ODP Tryouts

Discussion in 'Player' started by dasoccerplayafosho, Oct 23, 2004.

  1. dasoccerplayafosho

    Jun 30, 2003
    Utah USA
    hey all-
    I'm pretty pumped this week. In the past I haven't had the option to try out for ODP, but now I've worked out all of the off the field kinks, much thanks to the league administrator, coaches that live by me, and the UYSA technical director. Now all I have to do - is make it.

    Yes, I can play with the best, and I play at a very high level. I play with a club team that is in Division 1, and the players that live farthest apart live 3 miles away. I could make one of the highest ranked club teams, but I'm preparing for high school with the club I'm at now, we're all from the same high school, while other teams are split up from a wide range of High schools, however none are from one. I won't leave the club team for that reason. I have a REALLY GREAT shot at a high school state championship.

    My fear is, that because I play for a team that isn't playing at the highest level, even though the talent pool we have for that small area is absolutely incredible, that I won't be recognized. I don't play for Utah Futbol Club or Inter (two very high ranked teams in Utah), so I think that the technical director and coaches may look right past me. Because of this, I don't just need to play up to the level of the other players trying out for ODP, I have to stand out.

    In addition, since ODP is run on a calendar year, and our league is not, I play for a club team and league where most of the kids are born in '90, however I am born in 89 (today, october 22). I will have a size weakness, I am not one of the bigger kids in our league.

    The advantages -

    Probably the biggest thing I have is ball control. Because I hardly ever have anyone to play with, I spend the majority of my time practicing free kicks, or corner kicks, because it's quite hard to practice passing and field awareness without anyone else (there are no good walls close that I am allowed to kick against.) Our team practices 4 days a week during the summer, and the other 2 are individual workout days (sunday is off). Our team has come from the very bottom of double A (the county) to be at the highest level that any team from our club has ever been. I do the 1,000 touches drill every day, and I feel that I have good field awareness. I love taking free kicks, and in the past 4 games I've had 3 free kicks (one was a PK, the other 2 from 25+ yards out) and I've scored on all of them. I think that the coaches would be impressed with my ability to strike the dead ball, but I doubt I'll ever get an opportunity.

    I think that if the coaches come to know the situation that our team has come from, to what we've been able to become, they will respect us. The only problem is - they won't, and I won't ever have a chance to explain myself.

    What can I do to make myself better?

    The cold air is starting to come in, and luckily I have access to an unused indoor basketball court whenever I want it, but the ball can't hit the walls :( . What can I do to make myself better (I may have a couple of outdoor practice days.

    Thank you all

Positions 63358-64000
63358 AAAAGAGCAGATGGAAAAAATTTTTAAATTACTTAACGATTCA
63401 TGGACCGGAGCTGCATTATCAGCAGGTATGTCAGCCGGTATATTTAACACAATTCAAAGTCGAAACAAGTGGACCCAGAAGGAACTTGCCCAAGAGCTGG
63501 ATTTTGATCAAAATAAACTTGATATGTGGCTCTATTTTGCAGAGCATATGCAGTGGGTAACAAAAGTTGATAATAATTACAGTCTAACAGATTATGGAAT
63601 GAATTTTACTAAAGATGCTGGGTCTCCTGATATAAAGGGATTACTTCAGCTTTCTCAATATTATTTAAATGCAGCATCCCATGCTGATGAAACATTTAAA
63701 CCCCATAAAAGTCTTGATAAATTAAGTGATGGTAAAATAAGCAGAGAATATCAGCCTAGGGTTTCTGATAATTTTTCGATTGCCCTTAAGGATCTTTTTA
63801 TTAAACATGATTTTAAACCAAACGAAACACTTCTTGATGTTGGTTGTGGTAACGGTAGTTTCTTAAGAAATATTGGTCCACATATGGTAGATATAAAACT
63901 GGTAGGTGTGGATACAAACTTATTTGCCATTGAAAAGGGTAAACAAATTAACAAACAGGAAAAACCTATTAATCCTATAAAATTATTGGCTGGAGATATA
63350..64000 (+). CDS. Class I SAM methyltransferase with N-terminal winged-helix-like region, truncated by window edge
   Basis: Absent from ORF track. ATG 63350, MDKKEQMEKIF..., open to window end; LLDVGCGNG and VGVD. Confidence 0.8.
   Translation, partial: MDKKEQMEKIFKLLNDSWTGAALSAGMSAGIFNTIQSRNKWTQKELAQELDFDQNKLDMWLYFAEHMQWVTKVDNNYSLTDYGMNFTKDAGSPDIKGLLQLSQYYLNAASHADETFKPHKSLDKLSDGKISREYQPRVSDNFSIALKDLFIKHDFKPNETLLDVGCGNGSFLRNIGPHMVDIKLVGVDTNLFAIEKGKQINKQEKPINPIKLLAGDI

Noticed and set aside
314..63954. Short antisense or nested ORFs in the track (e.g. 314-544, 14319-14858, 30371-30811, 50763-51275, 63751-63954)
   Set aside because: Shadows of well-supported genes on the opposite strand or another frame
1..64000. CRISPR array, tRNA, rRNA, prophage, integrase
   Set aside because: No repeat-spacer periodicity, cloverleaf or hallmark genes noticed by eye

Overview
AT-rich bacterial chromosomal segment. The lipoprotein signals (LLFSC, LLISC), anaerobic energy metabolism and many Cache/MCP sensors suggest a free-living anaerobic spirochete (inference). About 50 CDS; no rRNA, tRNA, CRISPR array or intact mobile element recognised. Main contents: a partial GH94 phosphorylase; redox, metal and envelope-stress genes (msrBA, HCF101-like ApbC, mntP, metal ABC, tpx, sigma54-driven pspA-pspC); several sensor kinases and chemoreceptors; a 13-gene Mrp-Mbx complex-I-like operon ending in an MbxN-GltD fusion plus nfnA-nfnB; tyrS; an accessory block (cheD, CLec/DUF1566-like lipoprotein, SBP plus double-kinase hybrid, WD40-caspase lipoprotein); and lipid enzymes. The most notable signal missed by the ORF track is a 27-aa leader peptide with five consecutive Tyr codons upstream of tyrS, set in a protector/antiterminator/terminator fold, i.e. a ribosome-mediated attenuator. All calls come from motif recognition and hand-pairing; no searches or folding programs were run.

Austen Allred
    PS: Our team has 4 games left, Sat, Mon, Tues, & Sat. so I don't know if I"ll be able to get training in on those days, or possibly not thurs, friday.
  2. Usafan

    Usafan New Member

    Jan 7, 2003
    Keep doing what you are doing. Play really sharp at tryouts. Make sure you get noticed.

    ODP is a funnel.

    The very best (top 3 or 4) are noticed without any problems.
    The rest take a bit of work. There are always a few that only get there because of "who they know".

    If you don't really stand out from Utah, you don't have a chance making the regional pool. There are few players from the smaller states that get the tough games and training to advance against the California, Washington, Colorado & Arizona players.

    Work Hard Play Hard

    I hope that you become one of the Utah players that breaks thru the barrier
  3. southckid10

    southckid10 New Member

    Dec 6, 2003
    do what you know how to do...

    dont do what you dont know how to do (to try and impress)

    if you play quick, simple, and have a flare to your game your in
  4. jdefoe9

    jdefoe9 Member

    Oct 19, 2003
    you have to realize that some coaches might put you through some unrealistic drills which dont really show your ability to play soccer.
    Here's a little article for you

    How To Assess Soccer Players Without Skill Tests.

    Evaluating soccer players can be a challenging process, particularly when the criteria used for evaluation are not based on the demands of the game. Soccer is a very fluid game when it is performed well; to play at speed, players must have skill and vision and tactical insight. However, with novice and experienced coaches alike, there is a tendency to look at soccer as a series of discrete skills or actions, separate from the game as a whole. This can lead to the development of evaluation criteria that are based more on “scores” than “performance.” While a deep knowledge of the discrete components that comprise the game of soccer is important, and, in fact, serves as one marker that separates the more experienced coach from the novice, there is an inherent danger in thinking about the game in discrete terms when evaluating players. This is particularly true in try-out situations when “skill tests” are seen as more objective and often utilized to protect inexperienced coaches from unpopular decisions. Let's take a look at passing as an example of the folly and futility of individual skill testing for the purpose of selecting players for teams.

    A common skill test for passing is to count how many times the ball is exchanged between two players in 60 seconds using the inside of the foot. In soccer games, the purpose of passing is to score goals, to take opponents out of the game, or to keep possession of the ball. There are six surfaces of the foot that can be used to pass the ball (inside, outside, heel, toe, instep and sole) and the ball can be passed using a variety of spins, speeds and trajectories. If we separate the tactical aspects of play (when and why do I pass there?) from the technical aspects (what surface and texture is required?), the basic elements of the game are decoupled and we are left with activities that involve technical repetition without tactical context. In addition, when we choose to test passing skills with a particular surface, it is often at the expense of the others. This can send the message to players that the other surfaces are either less important, not recommended, or not to be considered. Think about coaches who discourage, and would certainly never test for, passing with the toe, and then consider all the ways the toe can be used as a viable option in problem solving! To take this to the extreme, if we decide to be fair and test all six surfaces, how long will this process take and what time will be left for assessing all the other technical, tactical and physical aspects that constitute the elements of play?